The draft bill, according to sources, would pit different segments of the insurance industry against each other over the provision to include coverage of a nuclear, biological, chemical or radiological attack with a 7.5 percent insurer deductible. "The jury is still out on this [provision]," said one lobbyist.
The American Insurance Association and large policyholders with hotel and retail properties back the inclusion for such coverage, but it is opposed by the Property Casualty Insurers Association of America and the National Association of Mutual Insurance Companies, which argue that it would result in massive risk exposures for smaller companies.
"Getting some availability of [nuclear, biological, chemical or radiological] coverage, we're fine with that. We just think that the government should give incentives to the private sector to do it rather than mandating it in a way that is market inefficient, and creates dislocations and potentially bankruptcies," said Ben McKay, senior vice president for federal government relations at the Property Casualty Insurers Association of America.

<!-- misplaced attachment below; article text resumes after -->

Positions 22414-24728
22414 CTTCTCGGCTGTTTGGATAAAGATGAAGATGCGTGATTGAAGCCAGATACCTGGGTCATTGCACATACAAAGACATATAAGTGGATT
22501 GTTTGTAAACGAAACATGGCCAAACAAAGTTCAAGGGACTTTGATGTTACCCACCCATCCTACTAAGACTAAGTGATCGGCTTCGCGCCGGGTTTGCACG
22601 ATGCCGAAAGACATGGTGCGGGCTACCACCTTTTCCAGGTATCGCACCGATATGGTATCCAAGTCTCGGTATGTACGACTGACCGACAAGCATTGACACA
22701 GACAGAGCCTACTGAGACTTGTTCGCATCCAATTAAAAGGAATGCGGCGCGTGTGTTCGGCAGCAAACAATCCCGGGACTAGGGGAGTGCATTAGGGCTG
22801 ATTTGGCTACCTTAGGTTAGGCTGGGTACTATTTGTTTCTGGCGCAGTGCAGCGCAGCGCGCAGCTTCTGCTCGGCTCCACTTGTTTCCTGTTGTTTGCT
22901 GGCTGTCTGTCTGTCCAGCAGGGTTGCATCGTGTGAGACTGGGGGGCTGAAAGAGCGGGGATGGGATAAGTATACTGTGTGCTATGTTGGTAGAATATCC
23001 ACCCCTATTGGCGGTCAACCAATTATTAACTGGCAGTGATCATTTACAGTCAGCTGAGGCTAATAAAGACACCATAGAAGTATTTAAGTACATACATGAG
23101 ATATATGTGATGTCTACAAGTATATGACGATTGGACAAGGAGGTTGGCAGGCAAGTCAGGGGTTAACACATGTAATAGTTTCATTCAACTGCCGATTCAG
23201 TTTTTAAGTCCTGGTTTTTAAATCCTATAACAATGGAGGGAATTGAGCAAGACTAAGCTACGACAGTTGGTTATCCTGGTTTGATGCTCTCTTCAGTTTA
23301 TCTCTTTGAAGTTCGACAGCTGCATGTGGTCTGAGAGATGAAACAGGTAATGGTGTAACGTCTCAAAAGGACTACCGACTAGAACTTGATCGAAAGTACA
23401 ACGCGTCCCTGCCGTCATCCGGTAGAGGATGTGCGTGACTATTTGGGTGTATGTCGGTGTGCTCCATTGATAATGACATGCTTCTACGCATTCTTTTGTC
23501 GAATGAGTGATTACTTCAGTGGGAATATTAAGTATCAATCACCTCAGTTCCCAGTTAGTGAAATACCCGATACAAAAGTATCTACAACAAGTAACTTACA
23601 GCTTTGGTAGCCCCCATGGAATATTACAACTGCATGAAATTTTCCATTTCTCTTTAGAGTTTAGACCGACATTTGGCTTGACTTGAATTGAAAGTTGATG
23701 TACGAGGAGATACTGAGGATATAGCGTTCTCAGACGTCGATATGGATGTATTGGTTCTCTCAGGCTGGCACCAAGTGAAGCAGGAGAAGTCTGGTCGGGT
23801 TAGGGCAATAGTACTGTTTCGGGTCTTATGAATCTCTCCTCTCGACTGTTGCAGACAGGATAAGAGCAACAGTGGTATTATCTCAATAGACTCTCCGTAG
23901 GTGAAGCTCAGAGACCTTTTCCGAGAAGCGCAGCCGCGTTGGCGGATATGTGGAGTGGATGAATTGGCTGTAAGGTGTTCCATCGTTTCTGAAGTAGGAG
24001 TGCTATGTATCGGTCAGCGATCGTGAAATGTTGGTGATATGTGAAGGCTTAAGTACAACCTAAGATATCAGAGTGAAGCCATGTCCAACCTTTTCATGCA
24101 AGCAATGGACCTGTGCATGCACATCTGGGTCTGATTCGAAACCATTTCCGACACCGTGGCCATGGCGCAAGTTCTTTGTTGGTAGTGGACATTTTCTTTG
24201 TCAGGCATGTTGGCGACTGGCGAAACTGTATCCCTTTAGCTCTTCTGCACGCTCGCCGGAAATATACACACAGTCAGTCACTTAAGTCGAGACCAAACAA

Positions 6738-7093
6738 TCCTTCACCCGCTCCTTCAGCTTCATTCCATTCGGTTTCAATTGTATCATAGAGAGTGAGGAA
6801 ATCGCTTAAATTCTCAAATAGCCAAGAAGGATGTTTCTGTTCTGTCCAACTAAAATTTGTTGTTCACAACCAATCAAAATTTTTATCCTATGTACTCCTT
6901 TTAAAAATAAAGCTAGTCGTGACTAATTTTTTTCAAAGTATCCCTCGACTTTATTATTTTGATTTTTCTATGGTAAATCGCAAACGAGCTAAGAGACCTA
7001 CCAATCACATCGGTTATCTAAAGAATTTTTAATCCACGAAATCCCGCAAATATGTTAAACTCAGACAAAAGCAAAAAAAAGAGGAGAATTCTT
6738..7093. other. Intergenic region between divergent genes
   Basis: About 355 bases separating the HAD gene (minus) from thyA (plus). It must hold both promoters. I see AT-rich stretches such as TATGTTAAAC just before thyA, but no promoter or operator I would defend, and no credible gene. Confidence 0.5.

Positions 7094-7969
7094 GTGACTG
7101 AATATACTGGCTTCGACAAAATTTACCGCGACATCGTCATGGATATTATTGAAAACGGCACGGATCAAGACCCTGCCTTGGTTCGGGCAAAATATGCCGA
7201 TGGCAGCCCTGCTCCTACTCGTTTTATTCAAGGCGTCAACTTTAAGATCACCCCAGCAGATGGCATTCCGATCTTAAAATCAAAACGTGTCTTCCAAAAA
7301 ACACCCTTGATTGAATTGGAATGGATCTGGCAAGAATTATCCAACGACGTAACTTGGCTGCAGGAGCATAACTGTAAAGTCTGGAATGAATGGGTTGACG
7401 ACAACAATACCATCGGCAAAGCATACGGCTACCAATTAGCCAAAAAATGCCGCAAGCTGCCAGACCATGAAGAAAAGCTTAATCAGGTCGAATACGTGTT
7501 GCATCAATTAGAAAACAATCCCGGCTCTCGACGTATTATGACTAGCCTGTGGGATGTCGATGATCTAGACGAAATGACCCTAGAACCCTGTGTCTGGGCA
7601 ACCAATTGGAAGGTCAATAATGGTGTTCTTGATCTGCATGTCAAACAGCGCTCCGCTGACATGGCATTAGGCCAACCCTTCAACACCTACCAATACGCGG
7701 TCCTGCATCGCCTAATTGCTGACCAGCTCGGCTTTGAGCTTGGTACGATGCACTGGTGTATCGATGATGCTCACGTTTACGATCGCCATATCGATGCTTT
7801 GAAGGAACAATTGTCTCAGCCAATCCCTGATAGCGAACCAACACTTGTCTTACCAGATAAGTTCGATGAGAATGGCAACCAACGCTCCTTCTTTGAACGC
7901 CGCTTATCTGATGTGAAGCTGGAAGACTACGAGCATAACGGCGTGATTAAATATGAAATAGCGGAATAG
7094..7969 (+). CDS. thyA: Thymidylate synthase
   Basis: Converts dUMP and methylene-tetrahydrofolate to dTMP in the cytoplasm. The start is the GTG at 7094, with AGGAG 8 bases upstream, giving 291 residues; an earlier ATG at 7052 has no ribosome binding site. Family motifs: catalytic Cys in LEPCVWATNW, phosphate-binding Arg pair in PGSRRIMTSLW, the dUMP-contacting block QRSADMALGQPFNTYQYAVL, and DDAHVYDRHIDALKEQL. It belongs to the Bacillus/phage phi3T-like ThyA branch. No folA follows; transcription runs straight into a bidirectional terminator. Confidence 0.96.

Financial Services Capital Markets Subcommittee Chairman Paul Kanjorski, D-Pa., has scheduled a Thursday hearing for witnesses to offer opinions on the measure to reauthorize the program that expires at year's end. A markup is expected before the August recess.
The draft bill also would lower the program's trigger from the current $100 million to $50 million, which was a provision that NAMIC lobbied for because it would allow smaller carriers to participate. The draft would reauthorize the program for 10 years.
Senate Banking Chairman Christopher Dodd, D-Conn., has called for a permanent reauthorization of the program. The draft also would maintain the $100 billion program cap and contains additional language to further provide "finite liability limits" for insurers and the federal government.
Another provision would clarify that a carrier's exposure is limited to its deducible and co-payments, and claims concerning these limits would be consolidated in federal court. The draft would add group life insurance coverage to the program, which will please the American Council of Life Insurers. It would include coverage for acts of domestic terrorism; current law applies only to acts of foreign terrorism as certified by the Treasury and State departments as well as the attorney general.